The easy short-term solution: From June 5-July 12, every MLB game can only include players, coaches, executive, staffers, media and essential gameday personnel in the stadium. In other words, zero ticket-buying fans would be permitted to attend games for this 37-day window.

The one ray of light: If the country’s progressing well (virus-wise) once the summer calendar officially begins, Major League Baseball could entertain the possibility of having ticket-buying fans at Dodger Stadium for the All-Star Game (July 14).

(Potential suggestion: MLB should swap out Los Angeles and Atlanta for the All-Star Games in 2020 and 2021, since Dodger Stadium might not be the best locale for ticket-buying fans come mid-July.)

Consequently, MLB could also ponder having fans in the stands for the remainder of the season, while adhering to super-tight security measures of screening fans at park entrances — namely trained officials conducting temperature checks or quick medical checkups.

Is that ideal for fans who are accustomed to getting in and out of stadiums in relatively short order?

Heck no!

But it’s also a baseline measure of preventative care in the Coronavirus era.

WHAT ABOUT THE C-VIRUS HOTSPOTS?

Let’s address another elephant in the room …

Come mid-May, what if densely populated areas such as New York/New Jersey, Seattle, northern and southern California are still dealing with a prodigious number of Coronavirus cases?

Could Major League Baseball, in good faith, actually stage games at the participating stadiums during June, July and perhaps August?

From a risk-management standpoint, probably not.

In this case, the MLB powers-that-be would be forced to relocate the Yankees, Mets, Mariners, Athletics, Giants, Dodgers and/or Angels to new locales for the 2020 season — likely the Spring Training headquarters for each club.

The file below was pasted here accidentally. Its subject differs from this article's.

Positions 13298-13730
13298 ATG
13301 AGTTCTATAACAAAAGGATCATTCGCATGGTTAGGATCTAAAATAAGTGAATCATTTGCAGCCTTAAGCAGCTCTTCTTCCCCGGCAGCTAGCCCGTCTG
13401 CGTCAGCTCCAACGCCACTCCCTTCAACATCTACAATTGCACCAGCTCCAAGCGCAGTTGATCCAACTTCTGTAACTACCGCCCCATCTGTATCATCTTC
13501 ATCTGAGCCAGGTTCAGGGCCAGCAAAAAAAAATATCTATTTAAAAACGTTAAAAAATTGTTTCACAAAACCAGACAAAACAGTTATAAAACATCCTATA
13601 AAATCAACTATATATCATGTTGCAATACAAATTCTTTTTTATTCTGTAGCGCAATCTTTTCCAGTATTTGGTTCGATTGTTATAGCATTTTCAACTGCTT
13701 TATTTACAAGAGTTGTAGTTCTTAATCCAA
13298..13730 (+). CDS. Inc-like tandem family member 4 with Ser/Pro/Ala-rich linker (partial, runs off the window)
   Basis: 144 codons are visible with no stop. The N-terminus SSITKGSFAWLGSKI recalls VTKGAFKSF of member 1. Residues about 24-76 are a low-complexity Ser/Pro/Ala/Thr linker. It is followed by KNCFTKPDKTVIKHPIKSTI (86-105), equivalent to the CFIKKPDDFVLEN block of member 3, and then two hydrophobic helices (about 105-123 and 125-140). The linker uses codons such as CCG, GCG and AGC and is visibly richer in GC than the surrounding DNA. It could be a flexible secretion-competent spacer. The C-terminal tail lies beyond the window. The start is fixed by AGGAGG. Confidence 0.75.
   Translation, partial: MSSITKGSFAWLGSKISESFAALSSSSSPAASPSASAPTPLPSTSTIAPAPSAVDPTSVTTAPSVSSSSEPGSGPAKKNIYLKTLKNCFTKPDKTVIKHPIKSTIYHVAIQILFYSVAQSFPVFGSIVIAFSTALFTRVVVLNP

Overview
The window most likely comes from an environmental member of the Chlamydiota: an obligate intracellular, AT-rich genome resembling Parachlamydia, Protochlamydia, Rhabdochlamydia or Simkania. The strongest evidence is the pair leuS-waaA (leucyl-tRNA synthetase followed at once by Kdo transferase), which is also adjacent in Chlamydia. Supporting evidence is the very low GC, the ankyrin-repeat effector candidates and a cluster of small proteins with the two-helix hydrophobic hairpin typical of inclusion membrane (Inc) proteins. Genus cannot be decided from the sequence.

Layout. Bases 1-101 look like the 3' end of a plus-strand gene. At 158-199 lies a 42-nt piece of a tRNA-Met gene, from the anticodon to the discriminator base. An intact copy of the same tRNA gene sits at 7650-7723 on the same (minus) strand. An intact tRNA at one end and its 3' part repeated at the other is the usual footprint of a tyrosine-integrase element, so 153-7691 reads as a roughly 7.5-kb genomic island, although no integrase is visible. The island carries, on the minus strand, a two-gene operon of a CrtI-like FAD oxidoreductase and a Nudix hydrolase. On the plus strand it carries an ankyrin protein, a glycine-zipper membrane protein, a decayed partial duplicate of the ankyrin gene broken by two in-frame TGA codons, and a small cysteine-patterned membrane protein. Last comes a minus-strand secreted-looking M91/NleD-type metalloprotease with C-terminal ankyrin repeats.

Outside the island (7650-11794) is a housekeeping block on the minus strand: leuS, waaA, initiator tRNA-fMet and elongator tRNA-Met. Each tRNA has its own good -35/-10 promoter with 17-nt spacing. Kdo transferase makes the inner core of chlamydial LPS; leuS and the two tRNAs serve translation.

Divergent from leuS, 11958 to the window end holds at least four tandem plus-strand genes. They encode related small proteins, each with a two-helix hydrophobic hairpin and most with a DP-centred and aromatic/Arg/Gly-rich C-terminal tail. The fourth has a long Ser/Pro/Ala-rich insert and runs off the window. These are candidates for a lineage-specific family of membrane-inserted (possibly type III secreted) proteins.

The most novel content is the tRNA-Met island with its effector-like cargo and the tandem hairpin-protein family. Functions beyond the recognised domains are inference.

Would this be fair? No, but you can’t have a league without all 30 teams functioning on a daily basis.

It’s an all-or-nothing scenario for all teams involved. Otherwise, nothing happens until February 2021 (Spring Training).

About The Managing Editor

Jay Clemons remains the only sports writer on the planet to capture Cynposis Media’s national award for Sports Blog Of The Year (beating out NBA.com, MLB.com, PGATour.com, The Players’ Tribune in 2015), along with the Fantasy Sports Writers Association’s pre-eminent award for Best Writer (2008). Through the years, Mr. Clemons has been a key figure with numerous blue-chip sports/media brands, namely the Detroit Lions, Sports Illustrated, FOX Sports, Bleacher Report and the NBC/Universal family. With Sports Illustrated (2006-11), Clemons served a triple role with SI.com‘s heralded football coverage—editing Peter King’s famed ‘Monday Morning Quarterback’ column, penning award-winning pieces for NFL and then writing/narrating scripted videos within the NFL and baseball realms. In 2013, Clemons’ first year with the company, FOX Sports South enjoyed a monumental increase of approximately 34 million Web hits in a 12-month cycle—merely posting 11 million hits the previous year. 

Then, over a two-month span in 2014, FOX Sports South amassed 19.5 million Web hits—a 60-day record for any FOX affiliate. And in 2015, Clemons claimed the aforementioned Cynopsis Media award on FOX Sports’ behalf, the company’s only national writing award during that period. Clemons, a graduate of Michigan State University  and Wayne State University, has been an on-camera Web-TV host for Sports Illustrated, Bleacher Report and FOX Sports. In 2015, he also became the first-ever sports journalism professor at Kennesaw State University in suburban Atlanta.